The people of Montenegro have voted to end their union with Serbia. According to the republic's referendum commission, the referendum passed with more than the required fifty-five percent of the vote. Around eighty-five percent of eligible voters went to the polls in Montenegro.
The Organization for Security and Cooperation in Europe said that the referendum met democratic standards. U.S. State Department spokesman Sean McCormack commented on the referendum:
"The United States applauds the peaceful, democratic, and transparent manner in which the referendum was carried out. It appears the people of Montenegro have spoken and that the referendum has passed. So, what we look for now is both Serbia and Montenegro to work through all the very complicated questions that will accompany this decision."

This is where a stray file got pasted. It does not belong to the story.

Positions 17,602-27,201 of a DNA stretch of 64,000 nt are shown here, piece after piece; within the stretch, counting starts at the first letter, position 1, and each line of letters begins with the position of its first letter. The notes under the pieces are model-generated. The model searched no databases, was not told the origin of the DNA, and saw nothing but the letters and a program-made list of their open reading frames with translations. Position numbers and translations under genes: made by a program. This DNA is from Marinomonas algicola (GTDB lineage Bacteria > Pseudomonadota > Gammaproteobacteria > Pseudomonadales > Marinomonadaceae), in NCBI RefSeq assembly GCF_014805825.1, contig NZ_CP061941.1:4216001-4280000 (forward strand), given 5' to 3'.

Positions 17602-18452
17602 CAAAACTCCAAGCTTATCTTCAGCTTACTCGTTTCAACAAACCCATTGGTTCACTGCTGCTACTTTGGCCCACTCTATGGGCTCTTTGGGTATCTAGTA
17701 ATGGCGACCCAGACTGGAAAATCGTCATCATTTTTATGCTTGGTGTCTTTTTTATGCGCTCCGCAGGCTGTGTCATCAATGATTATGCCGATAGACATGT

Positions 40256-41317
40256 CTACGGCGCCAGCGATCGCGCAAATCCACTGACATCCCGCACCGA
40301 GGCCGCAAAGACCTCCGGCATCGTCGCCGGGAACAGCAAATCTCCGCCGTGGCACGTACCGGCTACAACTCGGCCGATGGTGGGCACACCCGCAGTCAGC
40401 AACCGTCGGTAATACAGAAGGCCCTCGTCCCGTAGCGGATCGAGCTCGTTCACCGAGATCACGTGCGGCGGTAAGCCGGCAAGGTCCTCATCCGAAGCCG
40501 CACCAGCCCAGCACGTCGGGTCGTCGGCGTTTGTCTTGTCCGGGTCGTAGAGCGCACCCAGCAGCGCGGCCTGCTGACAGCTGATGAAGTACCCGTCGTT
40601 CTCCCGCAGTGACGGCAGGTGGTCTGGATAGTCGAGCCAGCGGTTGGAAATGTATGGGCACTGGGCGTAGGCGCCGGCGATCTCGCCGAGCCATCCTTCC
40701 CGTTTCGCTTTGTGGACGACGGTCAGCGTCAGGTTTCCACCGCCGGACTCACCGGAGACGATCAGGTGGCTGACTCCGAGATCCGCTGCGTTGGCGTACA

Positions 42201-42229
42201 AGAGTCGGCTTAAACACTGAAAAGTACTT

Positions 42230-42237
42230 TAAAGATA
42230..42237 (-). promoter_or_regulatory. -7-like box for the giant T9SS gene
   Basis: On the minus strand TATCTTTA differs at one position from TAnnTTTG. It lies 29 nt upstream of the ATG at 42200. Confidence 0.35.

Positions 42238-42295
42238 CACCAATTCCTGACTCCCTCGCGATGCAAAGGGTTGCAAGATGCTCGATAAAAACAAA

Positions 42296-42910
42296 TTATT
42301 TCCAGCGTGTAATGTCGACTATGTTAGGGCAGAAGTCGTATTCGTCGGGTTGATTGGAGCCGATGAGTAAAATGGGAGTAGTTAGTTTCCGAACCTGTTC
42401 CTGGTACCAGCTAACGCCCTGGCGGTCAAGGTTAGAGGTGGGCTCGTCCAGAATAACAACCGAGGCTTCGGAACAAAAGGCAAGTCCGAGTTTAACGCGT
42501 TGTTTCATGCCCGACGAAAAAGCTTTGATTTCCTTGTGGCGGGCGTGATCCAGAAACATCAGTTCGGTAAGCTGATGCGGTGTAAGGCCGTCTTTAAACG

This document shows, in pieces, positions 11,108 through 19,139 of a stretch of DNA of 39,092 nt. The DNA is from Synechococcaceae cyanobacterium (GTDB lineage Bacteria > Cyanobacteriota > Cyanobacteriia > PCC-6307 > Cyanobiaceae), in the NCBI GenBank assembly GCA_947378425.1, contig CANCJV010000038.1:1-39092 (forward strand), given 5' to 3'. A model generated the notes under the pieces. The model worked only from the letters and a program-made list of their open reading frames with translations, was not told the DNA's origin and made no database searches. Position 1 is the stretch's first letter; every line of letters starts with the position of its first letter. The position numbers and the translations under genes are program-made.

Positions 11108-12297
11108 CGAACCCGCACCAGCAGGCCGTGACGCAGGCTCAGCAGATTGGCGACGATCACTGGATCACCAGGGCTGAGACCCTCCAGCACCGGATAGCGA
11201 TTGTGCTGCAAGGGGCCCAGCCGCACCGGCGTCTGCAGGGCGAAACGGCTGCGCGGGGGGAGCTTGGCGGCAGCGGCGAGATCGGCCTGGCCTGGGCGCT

Serbian president Boris Tadic said Serbia accepts the results of the independence vote in Montenegro. "I supported the preservation of a joint state," said Mr. Tadic, "but as a democratic president of a democratic republic, I recognize the expression of the free will of the Montenegrin citizens." Mr. Tadic also urged close cooperation between Serbia and Montenegro.
The people of Montenegro have exercised their democratic right to vote and have chosen to become an independent country. They should continue that process in a peaceful and cooperative way as they, along with the people of Serbia and the rest of the Balkans, continue to move forward toward a brighter future.
The preceding was an editorial reflecting the views of the United States Government.